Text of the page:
As Grazia's style director, Paula Reed, sets off for the couture shows in Paris, she reflects on how couture will cope in troubled economic times and what it's really like seeing tens of thousands of pounds of gown go down the catwalk. Paula will be tweeting live from Paris and reporting on the shows, news and moments too fabulous to miss here all week. So check back for regular updates.
8.30am, Monday 6 July: am sitting in the Pain Quotidien café in St Pancras station drinking a bowl(!) of tea and waiting for my train to Paris for three blissed-out days of fashion fabulousness. It's the couture! Seven shows in three days. It's practically like being on holiday!
The couture is fashion's most exclusive club. Even at the best of times (pre-Madoff, pre-crunch) there were estimated to be a mere 200 customers in the world able to pay the stratospheric sums for outfits lovingly crafted over hundreds of painstaking hours by specialists in dying arts. Goodness knows how many there are now. It hardly matters.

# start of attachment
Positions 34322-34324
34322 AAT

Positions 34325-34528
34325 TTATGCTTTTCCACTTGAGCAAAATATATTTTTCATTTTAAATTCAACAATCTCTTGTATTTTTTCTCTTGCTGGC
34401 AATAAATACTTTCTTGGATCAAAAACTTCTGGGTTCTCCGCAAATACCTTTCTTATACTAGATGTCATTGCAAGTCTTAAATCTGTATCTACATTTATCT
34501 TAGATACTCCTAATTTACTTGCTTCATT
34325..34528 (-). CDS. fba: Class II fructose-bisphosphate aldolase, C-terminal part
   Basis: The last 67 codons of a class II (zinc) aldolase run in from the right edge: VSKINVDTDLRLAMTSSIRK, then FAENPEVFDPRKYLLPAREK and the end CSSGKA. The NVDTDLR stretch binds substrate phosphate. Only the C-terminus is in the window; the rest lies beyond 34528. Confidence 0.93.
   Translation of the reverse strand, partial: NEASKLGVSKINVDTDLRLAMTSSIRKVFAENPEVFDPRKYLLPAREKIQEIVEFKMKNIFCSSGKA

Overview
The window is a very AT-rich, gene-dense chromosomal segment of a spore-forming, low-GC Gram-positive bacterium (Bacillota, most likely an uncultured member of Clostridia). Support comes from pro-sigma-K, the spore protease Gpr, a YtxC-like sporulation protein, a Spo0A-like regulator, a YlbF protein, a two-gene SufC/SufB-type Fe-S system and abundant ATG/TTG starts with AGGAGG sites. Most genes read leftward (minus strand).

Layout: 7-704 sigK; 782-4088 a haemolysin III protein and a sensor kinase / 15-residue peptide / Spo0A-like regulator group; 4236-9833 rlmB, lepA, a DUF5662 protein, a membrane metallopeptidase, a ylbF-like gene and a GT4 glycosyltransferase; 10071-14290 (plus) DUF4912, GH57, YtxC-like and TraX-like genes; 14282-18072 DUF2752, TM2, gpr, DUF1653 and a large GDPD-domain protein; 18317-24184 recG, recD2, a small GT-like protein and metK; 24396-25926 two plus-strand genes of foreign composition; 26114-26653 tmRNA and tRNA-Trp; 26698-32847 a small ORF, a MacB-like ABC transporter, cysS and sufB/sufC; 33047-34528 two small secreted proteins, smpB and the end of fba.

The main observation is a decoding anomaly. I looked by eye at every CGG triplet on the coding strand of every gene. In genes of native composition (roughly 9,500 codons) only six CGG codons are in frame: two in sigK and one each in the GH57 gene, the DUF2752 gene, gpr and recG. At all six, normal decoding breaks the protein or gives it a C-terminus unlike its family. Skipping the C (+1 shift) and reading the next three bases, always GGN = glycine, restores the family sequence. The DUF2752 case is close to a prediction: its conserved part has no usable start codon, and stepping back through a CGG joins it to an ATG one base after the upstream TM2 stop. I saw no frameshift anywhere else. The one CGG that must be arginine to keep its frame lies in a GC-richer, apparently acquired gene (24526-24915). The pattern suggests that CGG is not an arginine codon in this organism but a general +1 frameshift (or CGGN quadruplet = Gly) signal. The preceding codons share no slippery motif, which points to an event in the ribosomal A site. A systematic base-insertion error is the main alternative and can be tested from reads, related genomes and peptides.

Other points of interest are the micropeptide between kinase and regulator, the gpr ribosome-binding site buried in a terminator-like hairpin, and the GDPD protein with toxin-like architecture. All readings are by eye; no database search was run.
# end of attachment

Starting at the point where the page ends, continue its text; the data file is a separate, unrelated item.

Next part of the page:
There was a time when couture was justified as research and development for the more accessible ready-to-wear: the Formula 1 of fashion, if you like. Now it's hard to imagine that factories in far flung provinces of China, who churn out hundreds of garments a day, could possibly be interested in learning anything from the men and women who make a living producing one exquisite outfit in a month.
So, what I am coming to the Paris couture for is nothing more than the most fantastic fashion moments in the business; tear-jerking gorgeousness and the opportunity to dress up at 11 in the morning like nothing so pedantic as deadlines or pressure or stress even existed. In the genteel world of couture, no one queue-barges, everyone smiles, says please and thank you, provides thoughtful little gestures like fans on your seat in case it gets hot, and delicious dainty macaroons in rainbow colours in case you get hungry.
And then there are the 1,000 people whose awe inspiring skills would be redundant if the couture didn't exist to employ them. Frankly, in a world where everything is increasingly disposable, I am full of admiration for the individual who can make dreams by hand. Christian Dior is my first show today, pretty much as soon as I get to Paris. More soon...